Skyphos, mastos and mastoid cup
The skyphos (pl. skyphoi) is a deep-bowled drinking vessel with a low foot and two short handles that are usually horizontal. It is regularly depicted in symposium scenes. Shallower versions of the shape, with a concave lip, are termed 'cup-skyphoi'. In the fifth-century, some skyphoi have a vertical handle. These are regularly decorated with an owl, an Athenian symbol, from where the name glaux (Greek for owl) is derived.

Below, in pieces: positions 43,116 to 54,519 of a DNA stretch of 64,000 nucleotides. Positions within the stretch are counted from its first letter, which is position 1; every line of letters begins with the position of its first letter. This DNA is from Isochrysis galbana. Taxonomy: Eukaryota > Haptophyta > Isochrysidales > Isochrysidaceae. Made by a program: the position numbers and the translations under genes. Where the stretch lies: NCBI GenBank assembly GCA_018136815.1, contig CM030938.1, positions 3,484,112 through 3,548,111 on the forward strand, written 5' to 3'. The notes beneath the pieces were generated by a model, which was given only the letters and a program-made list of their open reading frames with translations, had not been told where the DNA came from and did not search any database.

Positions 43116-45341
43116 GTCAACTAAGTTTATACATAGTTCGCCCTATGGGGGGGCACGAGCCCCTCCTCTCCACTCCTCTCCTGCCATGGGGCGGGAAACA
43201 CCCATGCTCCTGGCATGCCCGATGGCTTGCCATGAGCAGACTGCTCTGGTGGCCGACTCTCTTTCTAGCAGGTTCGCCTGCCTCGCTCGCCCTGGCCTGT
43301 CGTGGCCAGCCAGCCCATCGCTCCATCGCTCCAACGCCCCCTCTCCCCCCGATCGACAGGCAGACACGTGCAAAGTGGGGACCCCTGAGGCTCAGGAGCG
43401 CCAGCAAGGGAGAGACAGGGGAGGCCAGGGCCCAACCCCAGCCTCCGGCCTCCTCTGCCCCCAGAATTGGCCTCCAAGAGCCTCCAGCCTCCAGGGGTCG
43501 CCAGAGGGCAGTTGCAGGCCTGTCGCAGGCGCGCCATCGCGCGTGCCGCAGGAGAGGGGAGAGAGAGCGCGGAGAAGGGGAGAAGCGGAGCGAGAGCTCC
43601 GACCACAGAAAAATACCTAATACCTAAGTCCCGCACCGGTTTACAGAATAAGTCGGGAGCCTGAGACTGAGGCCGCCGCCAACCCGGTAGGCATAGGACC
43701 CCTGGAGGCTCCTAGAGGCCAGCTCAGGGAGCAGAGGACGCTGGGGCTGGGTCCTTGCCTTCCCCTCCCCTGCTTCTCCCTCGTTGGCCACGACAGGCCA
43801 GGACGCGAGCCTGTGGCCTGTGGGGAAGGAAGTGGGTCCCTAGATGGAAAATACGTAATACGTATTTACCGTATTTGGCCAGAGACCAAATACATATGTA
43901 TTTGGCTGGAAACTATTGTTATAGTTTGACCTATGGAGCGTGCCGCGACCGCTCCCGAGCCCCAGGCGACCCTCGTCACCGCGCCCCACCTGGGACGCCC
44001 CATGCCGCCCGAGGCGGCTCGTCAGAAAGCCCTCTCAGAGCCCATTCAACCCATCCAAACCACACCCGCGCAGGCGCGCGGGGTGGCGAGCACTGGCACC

The term skyphos is ancient, although it seems also to have been used for cups (kylikes). Another term that is often used for deep straight-sided drinking vessels is the Greek kotyle (pl. kotylai), but this too seems to have been used in antiquity for cups of all sorts. Likewise, kylix also seems to have been used to refer to the shape we today term the skyphos.
A variation on the shape, the mastos (pl. mastoi; Greek mastos - breast), is named for its breast-like shape, which terminates in a nipple. Examples with a flat base and offset lip are termed 'mastoid cups'.